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Vincristine (brand name, Oncovin), also known as leurocristine, is a vinca alkaloid from the Madagascar periwinkle (Catharanthus roseus, formerly Vinca rosea and hence its name). It is a mitotic inhibitor, and is used in cancer chemotherapy.
Additional recommended knowledge
Mode of action
Tubulin is a structural protein which polymerises to form microtubules. The cell cytoskeleton and mitotic spindle, amongst other things, are made of microtubules. Vincristine binds to tubulin dimers, inhibiting assembly of microtubule structures. Disruption of the microtubules arrests mitosis in metaphase. The vinca alkaloids therefore affect all rapidly dividing cell types including cancer cells, but also intestinal epithelium and bone marrow.
Vincristine, injected intravenously only, is used in various types of chemotherapy regimens. Its main uses are in non-Hodgkin's lymphoma as part of the chemotherapy regimen CHOP, Hodgkin's lymphoma as part of MOPP or COPP, or the less popular Stanford V chemotherapy regimen, and in acute lymphoblastic leukemia. It is occasionally used as an immunosuppressant, e.g. in thrombotic thrombocytopenic purpura (TTP).
The main side-effects of vincristine are peripheral neuropathy, hyponatremia, constipation and hair loss.
Peripheral neuropathy can be severe, and hence a reason to avoid, reduce, or stop the use of vincristine. One of the first symptoms of peripheral neuropathy is foot drop: a person with a family history of foot drop and/or Charcot-Marie-Tooth disease (CMT) may benefit from genetic testing for CMT before taking vincristine.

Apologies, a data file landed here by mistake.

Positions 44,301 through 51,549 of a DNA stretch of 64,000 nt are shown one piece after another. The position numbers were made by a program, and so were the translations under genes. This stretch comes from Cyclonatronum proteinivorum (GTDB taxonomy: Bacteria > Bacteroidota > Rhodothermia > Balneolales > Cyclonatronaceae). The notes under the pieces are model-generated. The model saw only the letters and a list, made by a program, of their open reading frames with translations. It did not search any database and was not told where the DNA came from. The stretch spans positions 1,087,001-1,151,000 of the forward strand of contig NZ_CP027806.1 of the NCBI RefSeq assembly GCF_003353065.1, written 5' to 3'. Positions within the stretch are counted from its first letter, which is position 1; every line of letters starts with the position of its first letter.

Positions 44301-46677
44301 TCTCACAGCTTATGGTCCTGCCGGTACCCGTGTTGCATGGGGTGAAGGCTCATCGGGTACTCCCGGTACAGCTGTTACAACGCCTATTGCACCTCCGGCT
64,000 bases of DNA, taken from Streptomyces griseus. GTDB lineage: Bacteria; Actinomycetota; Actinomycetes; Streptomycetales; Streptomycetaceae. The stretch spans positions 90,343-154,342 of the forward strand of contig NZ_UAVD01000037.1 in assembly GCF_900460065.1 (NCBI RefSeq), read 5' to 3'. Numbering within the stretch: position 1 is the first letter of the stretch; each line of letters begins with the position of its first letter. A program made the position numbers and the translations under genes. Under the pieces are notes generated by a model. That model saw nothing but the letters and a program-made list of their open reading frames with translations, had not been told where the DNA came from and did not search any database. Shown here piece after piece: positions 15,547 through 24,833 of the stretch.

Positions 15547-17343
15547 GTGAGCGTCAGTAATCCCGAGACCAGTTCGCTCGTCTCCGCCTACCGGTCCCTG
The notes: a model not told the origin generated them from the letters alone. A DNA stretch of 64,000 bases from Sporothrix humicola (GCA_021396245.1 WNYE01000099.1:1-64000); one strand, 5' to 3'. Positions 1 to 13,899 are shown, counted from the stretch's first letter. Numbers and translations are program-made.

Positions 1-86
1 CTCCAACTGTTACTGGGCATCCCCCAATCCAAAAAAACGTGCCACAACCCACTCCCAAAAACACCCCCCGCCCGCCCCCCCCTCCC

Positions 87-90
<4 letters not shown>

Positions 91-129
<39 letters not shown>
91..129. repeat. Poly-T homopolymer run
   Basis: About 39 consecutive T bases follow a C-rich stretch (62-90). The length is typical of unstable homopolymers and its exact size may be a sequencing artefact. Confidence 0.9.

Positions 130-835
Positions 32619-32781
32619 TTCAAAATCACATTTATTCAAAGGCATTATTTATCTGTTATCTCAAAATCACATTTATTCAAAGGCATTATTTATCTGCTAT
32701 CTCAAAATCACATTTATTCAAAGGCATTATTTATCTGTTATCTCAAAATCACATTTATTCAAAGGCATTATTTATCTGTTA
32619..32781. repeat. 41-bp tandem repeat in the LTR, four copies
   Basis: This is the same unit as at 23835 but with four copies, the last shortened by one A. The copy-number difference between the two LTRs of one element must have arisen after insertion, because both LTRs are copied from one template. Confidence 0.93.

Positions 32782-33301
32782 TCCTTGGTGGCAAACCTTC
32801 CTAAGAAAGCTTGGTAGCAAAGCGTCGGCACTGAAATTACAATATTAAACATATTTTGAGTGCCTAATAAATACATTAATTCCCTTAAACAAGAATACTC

Accidental injection of vinca alkaloids into the spinal canal (intrathecal administration) is highly dangerous, with a mortality rate approaching 100%. The medical literature documents cases of ascending paralysis due to massive encephalopathy and spinal nerve demyelination, accompanied by intractable pain, almost uniformly leading to death; a handful of survivors were left with devastating neurological damage with no hope of recovery. Rescue treatments consist of washout of the cerebrospinal fluid and administration of protective medications.
Having been used as a folk remedy for centuries, studies in the 1950s revealed that C. roseus contained 70 alkaloids, many of which are biologically active. While initial studies for its use in diabetes mellitus were disappointing, the discovery that it caused myelosuppression (decreased activity of the bone marrow) led to its study in mice with leukemia, whose lifespan was prolonged by the use of a vinca preparation. Treatment of the ground plant with Skelly-B defatting agent and an acid benzene extract led to a fraction termed "fraction A". This fraction was further treated with aluminium oxide, chromatography, trichloromethane, benz-dichloromethane and separation by pH to yield vincristine.
Vincristine was approved by the United States Food and Drug Administration (FDA) in July 1963 as Oncovin. The drug was initially marketed by Eli Lilly and Company.
Three generic drug makers supply vincristine in the United States - APP, Mayne, and Sicor (Teva).
|This article is licensed under the GNU Free Documentation License. It uses material from the Wikipedia article "Vincristine". A list of authors is available in Wikipedia.|